JW – In what direction do you think in-home cooking is going?

ER – I think it has been lost a little bit in the past decade, but is coming back strongly because of the recession. People are more inclined to cook at home now because of the influence of cooking shows and celebrity chefs. Today we see more and more people looking for sustainable ingredients, good quality ingredients, and being more concerned about their source.

JW – What can we expect in Season 2 of Avec Eric?

ER – You’ll see more inspiration, more cooking and more fun. We shot in the Caribbean, in Virginia and Upstate New York and Italy too. In Virginia we went to Urbanna to see the soft-shell crabs and visited Wallace Edwards and Sons in Surry for the hams. Later we shot an episode with Patrick O’Connell at The Inn at Little Washington.

JW – What would you prepare to seduce a beautiful woman?

ER – First of all I would try to find out if she has allergies! Then I would prepare something savory, flavorful, light and refined, of course.

JW – What historical person would you most like to dine with? And why?

ER – The Dalai Lama.

JW – Didn’t you just cook for him on his recent visit to New York?

ER – Yes, but I didn’t eat with him!

JW – What did you serve?

ER – I gave him wild salmon served in a light broth infused with a lot of herbs and spices and with summer vegetables. And he ate it all!

JW – You had a bit of a mishap during one of your visits in Italy. What are your new and improved plans the next time you run into a wild boar?

ER – To have a gun with me! Though, no, no, no, maybe not, I’m not a hunter. But I’d like to be close to a big tree that I could climb up in.

This interview was conducted, edited and condensed by Jordan Wright.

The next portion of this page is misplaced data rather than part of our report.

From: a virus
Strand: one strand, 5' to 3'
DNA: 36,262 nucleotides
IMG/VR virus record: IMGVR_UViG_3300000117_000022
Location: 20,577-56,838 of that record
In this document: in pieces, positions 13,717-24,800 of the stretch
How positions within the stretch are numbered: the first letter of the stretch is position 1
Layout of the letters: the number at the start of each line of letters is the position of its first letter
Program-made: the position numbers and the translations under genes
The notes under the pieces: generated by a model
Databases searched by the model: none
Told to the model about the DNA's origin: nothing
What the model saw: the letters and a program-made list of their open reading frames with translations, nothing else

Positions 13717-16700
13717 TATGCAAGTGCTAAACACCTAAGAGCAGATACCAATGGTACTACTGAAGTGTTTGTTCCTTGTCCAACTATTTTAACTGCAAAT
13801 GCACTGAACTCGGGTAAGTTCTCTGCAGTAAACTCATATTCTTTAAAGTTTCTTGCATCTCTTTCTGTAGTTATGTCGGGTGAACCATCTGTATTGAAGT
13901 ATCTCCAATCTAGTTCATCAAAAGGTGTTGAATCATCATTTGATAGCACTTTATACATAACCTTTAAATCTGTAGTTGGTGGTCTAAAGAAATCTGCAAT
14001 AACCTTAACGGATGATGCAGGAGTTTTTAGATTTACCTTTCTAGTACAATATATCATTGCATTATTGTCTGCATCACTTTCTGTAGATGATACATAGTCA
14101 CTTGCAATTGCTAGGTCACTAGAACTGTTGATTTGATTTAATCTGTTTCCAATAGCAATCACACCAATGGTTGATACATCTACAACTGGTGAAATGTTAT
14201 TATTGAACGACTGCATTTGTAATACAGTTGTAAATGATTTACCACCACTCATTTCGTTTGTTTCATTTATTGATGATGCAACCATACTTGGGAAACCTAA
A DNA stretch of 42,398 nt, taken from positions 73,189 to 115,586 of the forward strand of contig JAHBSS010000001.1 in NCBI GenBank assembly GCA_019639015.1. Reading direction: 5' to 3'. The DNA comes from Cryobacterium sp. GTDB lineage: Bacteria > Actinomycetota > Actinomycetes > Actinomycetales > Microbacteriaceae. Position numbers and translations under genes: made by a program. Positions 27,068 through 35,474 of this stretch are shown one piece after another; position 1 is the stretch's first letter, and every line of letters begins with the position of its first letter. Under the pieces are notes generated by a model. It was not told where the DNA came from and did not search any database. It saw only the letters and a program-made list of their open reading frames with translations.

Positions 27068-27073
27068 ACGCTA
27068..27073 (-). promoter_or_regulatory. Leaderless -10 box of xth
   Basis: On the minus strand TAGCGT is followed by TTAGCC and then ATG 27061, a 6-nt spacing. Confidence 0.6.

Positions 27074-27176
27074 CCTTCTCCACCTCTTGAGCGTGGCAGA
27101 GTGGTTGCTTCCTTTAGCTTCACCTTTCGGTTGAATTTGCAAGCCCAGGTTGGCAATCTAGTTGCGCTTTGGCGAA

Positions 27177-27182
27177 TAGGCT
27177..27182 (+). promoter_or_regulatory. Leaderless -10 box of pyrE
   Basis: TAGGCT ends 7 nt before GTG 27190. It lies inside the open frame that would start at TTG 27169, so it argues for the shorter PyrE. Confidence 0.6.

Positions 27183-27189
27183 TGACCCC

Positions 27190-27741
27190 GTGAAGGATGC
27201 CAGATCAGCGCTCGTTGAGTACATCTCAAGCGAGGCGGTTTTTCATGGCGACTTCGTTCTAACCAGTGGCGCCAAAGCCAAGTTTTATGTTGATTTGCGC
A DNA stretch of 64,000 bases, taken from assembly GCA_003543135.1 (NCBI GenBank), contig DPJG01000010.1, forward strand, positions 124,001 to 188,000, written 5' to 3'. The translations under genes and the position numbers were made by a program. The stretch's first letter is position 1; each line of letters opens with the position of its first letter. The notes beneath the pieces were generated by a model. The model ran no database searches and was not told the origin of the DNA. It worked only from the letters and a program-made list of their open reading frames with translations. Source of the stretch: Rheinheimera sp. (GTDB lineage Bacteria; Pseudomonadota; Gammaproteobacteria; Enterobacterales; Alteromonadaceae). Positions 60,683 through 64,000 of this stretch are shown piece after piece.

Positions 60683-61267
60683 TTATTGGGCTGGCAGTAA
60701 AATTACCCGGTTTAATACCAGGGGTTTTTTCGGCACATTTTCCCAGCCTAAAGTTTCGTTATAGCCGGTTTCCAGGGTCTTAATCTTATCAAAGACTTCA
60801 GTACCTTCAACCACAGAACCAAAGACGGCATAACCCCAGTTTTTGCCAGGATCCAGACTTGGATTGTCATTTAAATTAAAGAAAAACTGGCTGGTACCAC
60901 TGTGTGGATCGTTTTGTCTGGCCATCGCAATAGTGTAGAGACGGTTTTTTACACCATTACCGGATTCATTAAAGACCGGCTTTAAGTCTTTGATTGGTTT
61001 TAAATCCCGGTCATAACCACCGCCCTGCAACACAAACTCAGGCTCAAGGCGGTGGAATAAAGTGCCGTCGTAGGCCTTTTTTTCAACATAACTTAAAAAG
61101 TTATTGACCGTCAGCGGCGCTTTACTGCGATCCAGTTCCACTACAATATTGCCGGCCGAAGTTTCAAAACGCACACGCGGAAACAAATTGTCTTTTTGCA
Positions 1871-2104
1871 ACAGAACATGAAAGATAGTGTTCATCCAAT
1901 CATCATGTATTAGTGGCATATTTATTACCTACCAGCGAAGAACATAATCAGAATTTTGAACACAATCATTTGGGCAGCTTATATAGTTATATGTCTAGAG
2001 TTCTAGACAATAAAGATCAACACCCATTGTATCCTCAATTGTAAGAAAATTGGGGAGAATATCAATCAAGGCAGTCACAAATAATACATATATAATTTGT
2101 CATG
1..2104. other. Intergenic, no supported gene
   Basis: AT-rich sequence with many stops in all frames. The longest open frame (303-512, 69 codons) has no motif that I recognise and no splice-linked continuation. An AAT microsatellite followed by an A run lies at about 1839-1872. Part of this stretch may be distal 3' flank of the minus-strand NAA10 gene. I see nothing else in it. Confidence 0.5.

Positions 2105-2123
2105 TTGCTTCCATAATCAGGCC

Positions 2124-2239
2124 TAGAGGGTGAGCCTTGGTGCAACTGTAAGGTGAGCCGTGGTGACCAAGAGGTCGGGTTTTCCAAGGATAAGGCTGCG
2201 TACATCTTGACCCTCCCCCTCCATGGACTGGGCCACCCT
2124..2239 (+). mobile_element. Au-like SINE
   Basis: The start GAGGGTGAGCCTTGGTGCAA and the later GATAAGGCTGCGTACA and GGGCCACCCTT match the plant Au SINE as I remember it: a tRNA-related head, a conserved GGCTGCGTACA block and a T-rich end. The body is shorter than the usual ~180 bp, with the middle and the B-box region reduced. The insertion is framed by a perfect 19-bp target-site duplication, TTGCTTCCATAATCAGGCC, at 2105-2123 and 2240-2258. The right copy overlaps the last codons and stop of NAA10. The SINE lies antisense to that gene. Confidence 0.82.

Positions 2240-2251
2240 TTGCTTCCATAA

Recipe for Spice-Crusted Duck Breast by Eric Ripert for “Avec Eric”


Spice-Crusted Duck Breast with Orange-Honey Glaze and Cumin-Scented Carrots

Spice-Crusted Duck Breast with Orange-Honey Glaze and Cumin-Scented Carrots

My visit to a bee sanctuary in Sonoma, California inspired me to start cooking more with honey. It is a versatile ingredient that adds a nice, fl oral sweetness.


1 ½ pounds baby carrots, peeled
2 tablespoons unsalted butter
1 teaspoon honey
1/3 cup water, approx.
1 teaspoon ground cumin
pinch of cayenne pepper
fine sea salt and freshly ground black pepper
½ lemon

1 teaspoon ground coriander
½ teaspoon ground cumin
½ teaspoon ground star anise
½ teaspoon ground white pepper
pinch of cayenne pepper
4 (6- to 8-ounce) boneless duck breast halves, trimmed
fine sea salt
1 tablespoon canola oil
2 shallots, thinly sliced
½ cup fresh orange juice
¼ cup fresh lemon juice
1 tablespoon honey
2 tablespoons unsalted butter

Place the carrots in a large skillet with the butter, honey, and about cup of water. Heat over medium-high heat and season the carrots with cumin, cayenne, salt and pepper. Cook, stirring occasionally, until the carrots are lightly caramelized and tender, about 20 minutes. Finish the carrots with freshly squeezed lemon juice.

Stir together the coriander, cumin, star anise, white pepper and cayenne pepper in a small bowl to blend. Season the duck breasts on both sides with salt, then coat the skin side of the duck breasts with the spice mixture, forming a crust.

Divide the canola oil between 2 sauté pans and heat over medium heat. When the pans are hot, gently place 2 duck breasts, skin sides down, in each pan. Lower the heat to medium-low and cook until the skin is golden brown and crispy, 12 to 15 minutes. Turn the duck breasts over and continue cooking for 3 to 4 minutes for medium-rare. Transfer the duck breasts to a cutting board to rest. Return the pans to the stove.

Divide the shallots between the pans and cook over medium heat until soft, about 5 minutes. Add the orange juice, lemon juice and honey, dividing equally. Simmer to reduce by half, about 8 minutes. Finish the pan sauce by whisking in the butter and seasoning to taste with salt. Combine the sauce into one pan.

Thinly slice the duck breasts crosswise and place the duck slices on 4 plates. Spoon some of the sauce over the duck and serve with the roasted carrots.

Leave a Reply

You can use these HTML tags

<a href="" title=""> <abbr title=""> <acronym title=""> <b> <blockquote cite=""> <cite> <code> <del datetime=""> <em> <i> <q cite=""> <s> <strike> <strong>




This site uses Akismet to reduce spam. Learn how your comment data is processed.